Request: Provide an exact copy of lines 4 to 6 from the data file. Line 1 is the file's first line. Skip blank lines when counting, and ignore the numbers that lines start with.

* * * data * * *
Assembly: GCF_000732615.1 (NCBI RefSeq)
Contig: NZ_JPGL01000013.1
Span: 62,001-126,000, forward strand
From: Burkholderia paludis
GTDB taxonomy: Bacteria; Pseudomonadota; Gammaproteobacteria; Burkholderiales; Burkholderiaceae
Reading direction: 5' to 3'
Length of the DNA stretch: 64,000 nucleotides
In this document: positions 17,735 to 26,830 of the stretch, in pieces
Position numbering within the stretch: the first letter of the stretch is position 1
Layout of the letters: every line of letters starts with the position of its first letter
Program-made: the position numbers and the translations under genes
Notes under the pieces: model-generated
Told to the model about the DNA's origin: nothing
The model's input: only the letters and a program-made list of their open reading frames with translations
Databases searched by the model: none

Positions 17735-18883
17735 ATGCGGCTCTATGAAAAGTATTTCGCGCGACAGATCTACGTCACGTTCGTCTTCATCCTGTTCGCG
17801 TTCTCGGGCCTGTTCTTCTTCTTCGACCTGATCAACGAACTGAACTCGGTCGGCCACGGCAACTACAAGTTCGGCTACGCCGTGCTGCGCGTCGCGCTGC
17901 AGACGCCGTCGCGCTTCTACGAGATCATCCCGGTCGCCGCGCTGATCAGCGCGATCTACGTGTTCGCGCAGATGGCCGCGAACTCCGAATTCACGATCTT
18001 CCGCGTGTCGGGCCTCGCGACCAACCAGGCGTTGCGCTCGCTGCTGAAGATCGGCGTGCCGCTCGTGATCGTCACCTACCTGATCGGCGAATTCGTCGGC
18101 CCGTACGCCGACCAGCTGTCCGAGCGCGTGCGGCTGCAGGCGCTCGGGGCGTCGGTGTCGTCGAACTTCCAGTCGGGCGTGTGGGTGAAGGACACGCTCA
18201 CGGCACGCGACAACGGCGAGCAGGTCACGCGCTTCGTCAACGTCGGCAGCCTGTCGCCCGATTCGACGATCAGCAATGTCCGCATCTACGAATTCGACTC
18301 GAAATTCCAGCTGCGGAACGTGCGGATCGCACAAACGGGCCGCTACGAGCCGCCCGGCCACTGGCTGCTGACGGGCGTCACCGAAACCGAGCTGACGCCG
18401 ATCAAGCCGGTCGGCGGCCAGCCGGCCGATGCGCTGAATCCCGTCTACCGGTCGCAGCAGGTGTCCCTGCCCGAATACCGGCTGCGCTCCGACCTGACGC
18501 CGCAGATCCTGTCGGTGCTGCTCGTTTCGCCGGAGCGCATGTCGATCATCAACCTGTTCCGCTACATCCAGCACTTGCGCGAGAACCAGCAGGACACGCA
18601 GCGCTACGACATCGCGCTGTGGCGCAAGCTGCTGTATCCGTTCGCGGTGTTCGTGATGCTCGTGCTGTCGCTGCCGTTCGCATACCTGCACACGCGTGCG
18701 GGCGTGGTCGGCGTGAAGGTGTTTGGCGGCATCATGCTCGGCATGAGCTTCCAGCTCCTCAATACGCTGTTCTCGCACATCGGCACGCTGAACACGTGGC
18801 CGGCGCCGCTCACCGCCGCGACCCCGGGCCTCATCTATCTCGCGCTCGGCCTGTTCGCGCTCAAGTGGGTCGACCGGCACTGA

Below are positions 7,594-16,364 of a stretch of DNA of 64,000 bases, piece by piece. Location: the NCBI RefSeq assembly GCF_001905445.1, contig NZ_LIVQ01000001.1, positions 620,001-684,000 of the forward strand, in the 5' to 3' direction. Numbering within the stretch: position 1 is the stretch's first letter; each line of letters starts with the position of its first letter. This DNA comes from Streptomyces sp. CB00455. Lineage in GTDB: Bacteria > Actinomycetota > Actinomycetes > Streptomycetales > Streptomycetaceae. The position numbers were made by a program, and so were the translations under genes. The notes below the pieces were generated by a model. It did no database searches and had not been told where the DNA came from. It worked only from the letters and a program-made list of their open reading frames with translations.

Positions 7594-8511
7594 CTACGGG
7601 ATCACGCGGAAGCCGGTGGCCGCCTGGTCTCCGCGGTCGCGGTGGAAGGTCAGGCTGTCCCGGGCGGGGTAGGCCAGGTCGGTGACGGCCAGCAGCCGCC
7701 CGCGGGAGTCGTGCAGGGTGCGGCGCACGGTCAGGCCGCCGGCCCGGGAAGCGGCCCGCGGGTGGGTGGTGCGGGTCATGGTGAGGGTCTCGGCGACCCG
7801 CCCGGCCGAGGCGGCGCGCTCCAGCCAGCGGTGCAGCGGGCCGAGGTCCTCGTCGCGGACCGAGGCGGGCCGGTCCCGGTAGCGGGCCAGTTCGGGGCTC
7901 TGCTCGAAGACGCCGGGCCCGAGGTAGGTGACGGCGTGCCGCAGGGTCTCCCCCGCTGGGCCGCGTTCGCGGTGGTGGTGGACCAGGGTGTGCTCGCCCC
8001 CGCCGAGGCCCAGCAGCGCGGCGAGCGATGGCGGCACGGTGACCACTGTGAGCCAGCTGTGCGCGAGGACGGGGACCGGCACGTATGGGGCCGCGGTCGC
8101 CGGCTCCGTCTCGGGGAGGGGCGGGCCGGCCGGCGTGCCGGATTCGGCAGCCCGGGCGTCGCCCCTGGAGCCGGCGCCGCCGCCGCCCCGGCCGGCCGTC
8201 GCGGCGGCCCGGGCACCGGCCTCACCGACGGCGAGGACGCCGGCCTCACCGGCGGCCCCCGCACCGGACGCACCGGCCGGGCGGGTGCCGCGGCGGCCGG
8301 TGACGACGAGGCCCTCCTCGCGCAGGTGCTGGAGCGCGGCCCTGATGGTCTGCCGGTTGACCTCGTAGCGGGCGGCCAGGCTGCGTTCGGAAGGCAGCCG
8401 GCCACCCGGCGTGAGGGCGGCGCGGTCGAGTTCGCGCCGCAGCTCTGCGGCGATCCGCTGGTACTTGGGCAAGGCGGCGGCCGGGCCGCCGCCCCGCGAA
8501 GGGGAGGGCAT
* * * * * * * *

From: Burkholderia paludis
GTDB taxonomy: Bacteria; Pseudomonadota; Gammaproteobacteria; Burkholderiales; Burkholderiaceae
Reading direction: 5' to 3'